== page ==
The British Empire and the Second World War
In 1939 Hitler went to war not just with Great Britain; he also went to war with the whole of the British Empire, the greatest empire that there had ever been. In the years since 1945 that empire has disappeared, and the crucial fact that the British Empire fought together as a whole during the war has been forgotten. All the parts of the empire joined the struggle and were involved in it from the beginning, undergoing huge changes and sometimes suffering great losses as a result. The war in the desert, the defence of Malta and the Malayan campaign, and the contribution of the empire as a whole in terms of supplies, communications and troops, all reflect the strategic importance of Britain's imperial status. Men and women not only from Australia, New Zealand and India but from many parts of Africa and the Middle East all played their part. Winston Churchill saw the war throughout in imperial terms. The British Empire and the Second World War emphasises a central fact about the Second World War that is often forgotten.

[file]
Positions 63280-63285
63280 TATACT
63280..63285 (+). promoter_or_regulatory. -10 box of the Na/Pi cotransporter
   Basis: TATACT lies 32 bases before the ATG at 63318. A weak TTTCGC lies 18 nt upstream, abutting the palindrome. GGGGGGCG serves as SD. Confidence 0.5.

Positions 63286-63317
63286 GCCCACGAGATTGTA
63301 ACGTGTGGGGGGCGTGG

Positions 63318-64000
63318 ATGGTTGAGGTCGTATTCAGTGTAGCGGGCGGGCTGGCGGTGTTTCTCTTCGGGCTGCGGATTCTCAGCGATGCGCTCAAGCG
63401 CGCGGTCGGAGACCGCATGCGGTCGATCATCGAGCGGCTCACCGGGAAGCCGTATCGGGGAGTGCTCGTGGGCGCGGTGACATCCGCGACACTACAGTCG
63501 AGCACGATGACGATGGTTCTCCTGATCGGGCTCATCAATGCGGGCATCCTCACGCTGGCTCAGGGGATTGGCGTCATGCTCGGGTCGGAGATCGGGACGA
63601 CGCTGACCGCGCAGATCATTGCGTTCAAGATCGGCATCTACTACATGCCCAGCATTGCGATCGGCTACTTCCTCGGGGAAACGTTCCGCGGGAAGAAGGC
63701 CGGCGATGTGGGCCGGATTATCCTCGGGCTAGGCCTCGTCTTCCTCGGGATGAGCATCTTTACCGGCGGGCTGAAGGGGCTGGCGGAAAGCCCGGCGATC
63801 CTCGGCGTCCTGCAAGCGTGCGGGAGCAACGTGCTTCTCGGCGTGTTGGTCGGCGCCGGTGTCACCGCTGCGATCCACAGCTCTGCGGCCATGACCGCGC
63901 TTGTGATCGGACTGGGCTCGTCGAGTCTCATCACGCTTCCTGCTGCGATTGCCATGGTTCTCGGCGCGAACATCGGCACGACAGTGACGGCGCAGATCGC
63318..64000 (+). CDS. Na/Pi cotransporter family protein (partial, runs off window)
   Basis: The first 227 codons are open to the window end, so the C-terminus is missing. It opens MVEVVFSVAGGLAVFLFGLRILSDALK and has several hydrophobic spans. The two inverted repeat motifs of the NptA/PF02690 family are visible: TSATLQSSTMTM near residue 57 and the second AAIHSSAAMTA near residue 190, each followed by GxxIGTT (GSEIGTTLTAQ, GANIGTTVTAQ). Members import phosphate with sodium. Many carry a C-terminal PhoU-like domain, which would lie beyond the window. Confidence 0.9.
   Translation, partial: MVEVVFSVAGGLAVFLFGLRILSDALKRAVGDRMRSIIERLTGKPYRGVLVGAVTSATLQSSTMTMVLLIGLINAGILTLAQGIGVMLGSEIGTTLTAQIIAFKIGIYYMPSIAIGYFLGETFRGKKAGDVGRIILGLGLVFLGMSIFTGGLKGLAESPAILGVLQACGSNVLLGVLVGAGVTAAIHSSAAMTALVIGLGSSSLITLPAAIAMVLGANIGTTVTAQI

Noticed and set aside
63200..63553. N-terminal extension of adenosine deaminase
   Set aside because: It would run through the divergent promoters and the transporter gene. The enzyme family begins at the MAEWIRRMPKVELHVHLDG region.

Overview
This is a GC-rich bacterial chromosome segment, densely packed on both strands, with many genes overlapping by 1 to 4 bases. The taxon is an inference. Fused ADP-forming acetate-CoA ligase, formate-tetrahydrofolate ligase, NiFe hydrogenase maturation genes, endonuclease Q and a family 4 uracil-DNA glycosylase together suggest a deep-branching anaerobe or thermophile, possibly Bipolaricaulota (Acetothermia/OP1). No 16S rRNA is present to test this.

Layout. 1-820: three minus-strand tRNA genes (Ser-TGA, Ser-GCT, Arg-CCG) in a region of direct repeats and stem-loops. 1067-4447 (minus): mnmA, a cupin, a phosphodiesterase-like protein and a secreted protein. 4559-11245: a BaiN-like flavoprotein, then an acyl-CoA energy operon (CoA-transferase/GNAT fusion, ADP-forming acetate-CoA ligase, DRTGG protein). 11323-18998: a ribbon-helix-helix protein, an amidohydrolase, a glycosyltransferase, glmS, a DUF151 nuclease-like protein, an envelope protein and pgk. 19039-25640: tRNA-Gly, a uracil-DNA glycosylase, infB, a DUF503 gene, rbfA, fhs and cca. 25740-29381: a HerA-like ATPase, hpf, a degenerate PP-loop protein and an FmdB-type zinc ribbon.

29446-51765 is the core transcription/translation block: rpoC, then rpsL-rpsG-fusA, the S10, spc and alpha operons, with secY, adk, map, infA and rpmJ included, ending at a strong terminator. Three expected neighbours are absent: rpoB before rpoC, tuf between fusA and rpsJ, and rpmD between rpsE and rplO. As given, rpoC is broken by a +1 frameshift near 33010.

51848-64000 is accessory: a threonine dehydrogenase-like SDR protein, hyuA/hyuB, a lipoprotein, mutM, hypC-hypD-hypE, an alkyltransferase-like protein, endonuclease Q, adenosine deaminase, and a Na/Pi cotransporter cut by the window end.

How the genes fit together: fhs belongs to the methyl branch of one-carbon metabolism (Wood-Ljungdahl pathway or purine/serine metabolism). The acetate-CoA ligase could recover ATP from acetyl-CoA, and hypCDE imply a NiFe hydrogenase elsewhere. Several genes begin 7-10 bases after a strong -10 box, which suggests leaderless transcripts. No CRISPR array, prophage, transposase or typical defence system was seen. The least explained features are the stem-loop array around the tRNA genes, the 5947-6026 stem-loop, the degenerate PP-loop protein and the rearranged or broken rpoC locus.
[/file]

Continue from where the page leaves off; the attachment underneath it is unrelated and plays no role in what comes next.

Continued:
Results 1-3 of 75
The Chinese community was the most violently opposed to Japanese occupation
, no surprise given the suffering of the ... Japan ' s invasion of China in 1937 drew
the British territories of South - East Asia and the Far East into a growing ...
British policy in the face of Japan ' s manifest aggression against China had been
to not rock the boat , and to do all possible to try and preserve British interests by
confining Japanese expansion and quietly offering what little financial and ...
first to contain and then beat back the protrusions of Japanese power that darted
across the eastern world in the four months ... China had been at war with Japan
for some years before December 1941 , from which date a period of rapid and ...